But if American and Continental professors fell for Adam Smith, David Ricardo and John Stuart Mill, it did not take American and continental statesmen and businessmen long to see that free trade was nothing more or less than a British racket. So they quietly began, here after the Civil War, and in Germany after the Franco-Prussian War, to fight the British free-trade monopoly with specially protected and subsidized monopolies of their own. The essence of the British monopoly under free trade was the ability to buy cheap and sell dear. To break this up, it was necessary mainly for foreigners, by the adoption of tariff protection and subsidies, to curtail the ability of the British to sell dear. Under free trade England stood in relation to the rest of the world exactly as the American manufacturer now stands in relation to the American farmer. American industrial prices and profits are stabilized by means of price and production control, such as only monopoly can achieve, while American farm prices fall below a remunerative level. In consequence, American farm profits disappear and American farmers go on the dole, Meanwhile successful American industrial monopolies and semi-monopolies maintain prices and profits.
According to the college professors, economic competition, like cricket, is a game to be played under rules; according to experience, it is the war of all against all under which monopolies and the abuse of the weak by the strong are as inevitable as it is for big fish to eat little fish, in another sphere of competition. Fair competition is simply competition under rules and conditions which suit the interests of the person using the phrase. The most essential fact about competition of any sort is that everybody does not win. In a phase of economic expansion, the winners are abnormally numerous because of expansion and in spite of competition. Then competition proves tolerable, as it did in the nineteenth century.
Long before the World War of 1914-1918, British free trade had begun to lose out due to the rise of tariff-protected industries all over the world. But it was not until 1932 that they were forced to haul down the flag of free trade and get in step with the protectionist, state capitalist times. The main reason was that free trade had ceased to be a useful means of monopoly for the British. The British enjoyed over a century of free prosperity while they were getting away from eighteenth century mercantilism. Then they enjoyed about half a century of holding their own while the rest of the world was getting back to mercantilism. From 1914 to 1932 they suffered two decades of trade decline after the world had got back to mercantilism. From 1932 to 1957 the British had a mild prosperity under a return to state-subsidized industry or a new streamlined mercantilism, with a strongly socialist accent. The new revolution of today and tomorrow may really be said to have begun back in the seventies and eighties when America and Germany led the challenge of British free-trade monopolies by fostering tariff-subsidized domestic monopolies. The state socialism of Adolf Hitler is simply the final phase of the protectionism begun by Bismarck and McKinley, long before Hitler had cut his second teeth.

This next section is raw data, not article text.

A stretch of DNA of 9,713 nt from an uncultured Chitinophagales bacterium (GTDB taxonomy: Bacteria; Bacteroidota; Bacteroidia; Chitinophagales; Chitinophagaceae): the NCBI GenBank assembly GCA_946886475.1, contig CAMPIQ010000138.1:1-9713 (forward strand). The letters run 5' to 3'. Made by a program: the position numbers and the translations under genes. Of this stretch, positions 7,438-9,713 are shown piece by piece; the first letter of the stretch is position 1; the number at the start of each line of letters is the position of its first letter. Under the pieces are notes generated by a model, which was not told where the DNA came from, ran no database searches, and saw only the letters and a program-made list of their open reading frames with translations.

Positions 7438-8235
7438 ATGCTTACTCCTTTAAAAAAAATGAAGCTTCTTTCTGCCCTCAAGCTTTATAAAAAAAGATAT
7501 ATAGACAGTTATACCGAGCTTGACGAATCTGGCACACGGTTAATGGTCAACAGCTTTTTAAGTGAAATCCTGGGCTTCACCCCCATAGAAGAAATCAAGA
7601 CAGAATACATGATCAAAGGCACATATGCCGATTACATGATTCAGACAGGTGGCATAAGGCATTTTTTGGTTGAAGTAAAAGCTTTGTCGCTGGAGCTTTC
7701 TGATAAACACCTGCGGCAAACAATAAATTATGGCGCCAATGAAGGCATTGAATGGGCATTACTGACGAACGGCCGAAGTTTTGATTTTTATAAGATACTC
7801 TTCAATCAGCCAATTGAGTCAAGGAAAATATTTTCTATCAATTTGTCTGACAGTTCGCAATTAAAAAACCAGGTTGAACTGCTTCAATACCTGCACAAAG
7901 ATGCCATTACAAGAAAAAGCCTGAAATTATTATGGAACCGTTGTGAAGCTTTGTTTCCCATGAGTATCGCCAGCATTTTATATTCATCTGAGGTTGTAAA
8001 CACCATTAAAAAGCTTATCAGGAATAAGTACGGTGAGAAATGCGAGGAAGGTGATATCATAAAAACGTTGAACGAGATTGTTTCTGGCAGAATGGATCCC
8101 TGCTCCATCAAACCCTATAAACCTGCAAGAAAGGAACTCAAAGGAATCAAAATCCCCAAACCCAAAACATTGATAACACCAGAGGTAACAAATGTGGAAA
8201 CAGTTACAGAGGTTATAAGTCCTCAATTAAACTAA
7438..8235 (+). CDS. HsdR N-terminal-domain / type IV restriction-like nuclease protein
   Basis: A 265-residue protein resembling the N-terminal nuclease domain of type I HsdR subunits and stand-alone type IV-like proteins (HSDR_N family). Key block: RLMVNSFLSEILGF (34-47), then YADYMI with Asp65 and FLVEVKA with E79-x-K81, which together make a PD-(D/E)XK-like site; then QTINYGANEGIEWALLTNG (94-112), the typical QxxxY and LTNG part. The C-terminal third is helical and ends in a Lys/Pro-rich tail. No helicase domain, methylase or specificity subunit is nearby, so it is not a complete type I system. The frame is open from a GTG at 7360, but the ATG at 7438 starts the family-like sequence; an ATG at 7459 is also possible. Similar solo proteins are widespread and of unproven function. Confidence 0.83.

Free trade, with the money system often called the gold standard, though, in reality, never anything but the Bank of England managed currency of world trade, elaborated theoretically in the British Bullion Report of 1844 and hundreds of dull tomes by academic economists, constituted a world formula of monopoly by the British and for the British but later generously placed at the disposition of the moneylenders and money-changers of the world. This is why, for generations past, “the best people” everywhere have been fanatically pro-British. Britain made the world safe and easy for money. The best people, therefore, now feel that they should make the world safe and easy for Britain. If this costs millions of American lives, so much the worse for America.
Britain created for moneylenders and money-changers a system by means of which they could wield power and reap profits with a minimum of social responsibility. Property owners under feudalism had to accept responsibility and power, and they had to perform functions exposing them to danger. They were not free to do what they pleased with their property or to carry it around the world on a piece of paper. They had not the advantage of the British banking system, gold standard and continuous market for paper securities. The British gave money a new freedom and power. This was the birth of democracy. The system now gives millions chronic unemployment and insecurity. It, therefore, has to go and is going. Millions may die for freedom or the power of money, but they will die in vain.